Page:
We’re going to be using it for a few things. First of all, we’re using it with business development and sales to learn how to get a reaction and get introductions. We’re also using it with our existing customers for thank you gifts when they do, for instance, case studies with us. Or we might do “go-live” gifts where we send them boxes of cupcakes when they launch.

Another thing that we are going to be doing is using Turtl and its new personalization capabilities to create really personalized reader experiences. We want to deliver prospect journeys that are completely tailored by persona, segment, intent and behavior, and Turtl is a really fantastic way to deliver that.

I’m really hopeful that this will be successful. My team is putting quite a lot of emphasis on it in their plans, so we’ll see how it goes.

What would you say is the biggest challenge for marketers right now?

I think for a lot of people, at the beginning of this year it was a bit daunting because we had to change our whole strategy to adapt to the new world we found ourselves in. But now it’s all about optimizing, making sure you do exactly the right things and are super customer- and prospect-centric and really understand them, because ultimately that’s the only way you’re going to get through to them.

Like I said previously, with hyper-personalization and all these fantastic technologies available, we can achieve that but the challenge is how we tie it all together. Finding that balance between executing and making sure you focus on the right things can be really difficult.

The other challenge I think that we have is with our measurements and metrics. How much is that digital engagement worth? Because I think getting a box of brownies is worth much more than a click on an email or a download of a whitepaper.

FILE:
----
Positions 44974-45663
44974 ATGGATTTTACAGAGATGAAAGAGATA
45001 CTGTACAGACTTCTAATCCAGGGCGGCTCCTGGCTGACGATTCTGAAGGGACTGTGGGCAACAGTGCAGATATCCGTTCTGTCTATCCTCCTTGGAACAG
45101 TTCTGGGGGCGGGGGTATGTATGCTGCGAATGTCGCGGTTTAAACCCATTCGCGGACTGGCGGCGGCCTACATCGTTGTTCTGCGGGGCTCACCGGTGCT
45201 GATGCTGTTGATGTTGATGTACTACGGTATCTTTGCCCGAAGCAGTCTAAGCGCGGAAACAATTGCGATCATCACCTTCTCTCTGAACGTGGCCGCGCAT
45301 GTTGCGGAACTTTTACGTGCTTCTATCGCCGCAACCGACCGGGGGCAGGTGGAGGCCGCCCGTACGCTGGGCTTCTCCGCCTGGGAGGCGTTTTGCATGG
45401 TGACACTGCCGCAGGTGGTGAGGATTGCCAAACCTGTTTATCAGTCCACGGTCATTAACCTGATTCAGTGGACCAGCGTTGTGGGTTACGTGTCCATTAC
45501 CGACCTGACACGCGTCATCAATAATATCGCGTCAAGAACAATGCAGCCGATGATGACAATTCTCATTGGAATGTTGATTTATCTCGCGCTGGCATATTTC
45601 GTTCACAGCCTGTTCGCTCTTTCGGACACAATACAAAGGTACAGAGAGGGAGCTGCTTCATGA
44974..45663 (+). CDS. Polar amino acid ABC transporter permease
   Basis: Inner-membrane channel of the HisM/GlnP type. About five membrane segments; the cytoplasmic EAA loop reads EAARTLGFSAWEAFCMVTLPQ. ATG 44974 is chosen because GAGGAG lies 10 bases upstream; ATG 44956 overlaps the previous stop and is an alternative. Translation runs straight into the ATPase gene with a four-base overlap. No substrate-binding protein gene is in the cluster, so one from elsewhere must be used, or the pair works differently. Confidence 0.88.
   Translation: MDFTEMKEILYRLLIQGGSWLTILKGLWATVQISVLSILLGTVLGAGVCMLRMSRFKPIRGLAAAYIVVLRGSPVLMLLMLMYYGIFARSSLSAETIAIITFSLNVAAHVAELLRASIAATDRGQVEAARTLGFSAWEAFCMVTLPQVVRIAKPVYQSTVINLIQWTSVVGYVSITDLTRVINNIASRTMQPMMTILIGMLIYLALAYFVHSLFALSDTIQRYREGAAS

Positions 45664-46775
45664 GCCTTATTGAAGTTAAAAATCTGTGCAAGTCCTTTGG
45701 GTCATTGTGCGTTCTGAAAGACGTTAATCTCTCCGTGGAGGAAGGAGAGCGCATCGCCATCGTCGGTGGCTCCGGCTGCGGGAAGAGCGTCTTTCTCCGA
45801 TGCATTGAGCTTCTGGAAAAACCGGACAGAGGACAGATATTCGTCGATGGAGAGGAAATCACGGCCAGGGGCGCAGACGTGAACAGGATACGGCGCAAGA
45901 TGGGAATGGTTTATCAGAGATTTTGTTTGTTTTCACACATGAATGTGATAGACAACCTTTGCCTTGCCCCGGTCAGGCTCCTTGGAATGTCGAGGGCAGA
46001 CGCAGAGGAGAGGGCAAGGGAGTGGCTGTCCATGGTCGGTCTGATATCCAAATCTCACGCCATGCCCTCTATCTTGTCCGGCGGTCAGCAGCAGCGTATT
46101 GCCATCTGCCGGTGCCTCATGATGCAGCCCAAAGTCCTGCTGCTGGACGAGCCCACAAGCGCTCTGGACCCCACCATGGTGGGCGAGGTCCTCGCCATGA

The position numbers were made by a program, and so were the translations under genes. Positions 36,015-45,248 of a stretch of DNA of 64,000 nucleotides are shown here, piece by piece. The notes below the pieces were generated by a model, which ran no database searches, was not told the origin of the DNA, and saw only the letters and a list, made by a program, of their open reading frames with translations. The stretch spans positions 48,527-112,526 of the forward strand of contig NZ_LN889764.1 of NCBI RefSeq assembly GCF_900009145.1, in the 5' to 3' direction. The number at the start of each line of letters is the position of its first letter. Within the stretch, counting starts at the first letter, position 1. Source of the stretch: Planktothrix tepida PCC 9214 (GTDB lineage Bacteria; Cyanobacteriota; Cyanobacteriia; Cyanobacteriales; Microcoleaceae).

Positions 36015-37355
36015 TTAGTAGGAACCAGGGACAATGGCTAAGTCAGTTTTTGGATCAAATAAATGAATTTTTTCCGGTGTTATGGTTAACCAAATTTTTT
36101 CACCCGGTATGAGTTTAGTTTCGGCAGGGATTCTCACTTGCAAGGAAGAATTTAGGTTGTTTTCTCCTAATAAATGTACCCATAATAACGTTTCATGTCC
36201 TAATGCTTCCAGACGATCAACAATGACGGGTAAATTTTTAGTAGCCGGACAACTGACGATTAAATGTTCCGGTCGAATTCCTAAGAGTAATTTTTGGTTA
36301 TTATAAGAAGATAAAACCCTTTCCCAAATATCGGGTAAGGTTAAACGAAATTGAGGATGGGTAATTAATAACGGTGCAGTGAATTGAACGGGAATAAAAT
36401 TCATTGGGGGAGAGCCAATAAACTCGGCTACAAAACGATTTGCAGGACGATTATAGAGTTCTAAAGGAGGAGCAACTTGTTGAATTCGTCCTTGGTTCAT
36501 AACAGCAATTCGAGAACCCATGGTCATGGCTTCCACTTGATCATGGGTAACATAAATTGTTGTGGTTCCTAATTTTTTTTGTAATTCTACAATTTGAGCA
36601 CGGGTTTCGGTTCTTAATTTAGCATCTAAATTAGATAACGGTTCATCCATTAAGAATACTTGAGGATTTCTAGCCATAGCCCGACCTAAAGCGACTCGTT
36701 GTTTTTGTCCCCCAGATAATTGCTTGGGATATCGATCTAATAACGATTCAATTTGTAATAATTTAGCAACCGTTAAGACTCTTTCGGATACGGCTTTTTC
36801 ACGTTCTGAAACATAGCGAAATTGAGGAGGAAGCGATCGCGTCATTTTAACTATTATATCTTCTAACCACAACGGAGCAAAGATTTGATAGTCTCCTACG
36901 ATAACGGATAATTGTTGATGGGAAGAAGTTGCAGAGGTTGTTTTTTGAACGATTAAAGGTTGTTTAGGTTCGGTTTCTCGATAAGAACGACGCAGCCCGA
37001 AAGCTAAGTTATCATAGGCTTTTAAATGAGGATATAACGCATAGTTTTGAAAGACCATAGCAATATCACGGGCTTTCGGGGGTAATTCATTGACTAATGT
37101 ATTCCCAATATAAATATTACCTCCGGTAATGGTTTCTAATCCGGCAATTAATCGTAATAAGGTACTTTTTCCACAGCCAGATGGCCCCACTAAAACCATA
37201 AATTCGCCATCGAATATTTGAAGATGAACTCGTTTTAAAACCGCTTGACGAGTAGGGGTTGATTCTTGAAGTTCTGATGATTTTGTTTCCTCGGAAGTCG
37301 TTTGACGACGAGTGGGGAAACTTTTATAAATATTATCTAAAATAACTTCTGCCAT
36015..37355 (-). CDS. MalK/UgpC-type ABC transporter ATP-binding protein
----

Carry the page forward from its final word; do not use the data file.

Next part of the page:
Equally is joining a webinar as valuable as going to a face-to-face event? In my opinion it is not because you just can’t compete with people giving you a whole day of their time.

So in my team we’re playing a bit with our lead scoring and our MQL threshold and asking ourselves the question: at what stage is it the right time to pass these leads onto business development? We don’t want to send them too early, but conversely we don’t want to miss the boat by spending too long nurturing them.

Ultimately, the key is understanding our prospects and where they are on their journey.

And what would you say are the biggest opportunities for marketers?

Honestly, they’re probably linked to the same issues. There’s so much data and insights available to us now, more than ever before. And we can learn so much from it.

So I think this is really an opportunity for us to step up and be really data-driven in everything we do, using all those insights and metrics to actually create that optimal prospect or customer journey.

A key to this I think is optimizing what you have – really making sure you’re getting the most value possible out your existing tech stack and processes.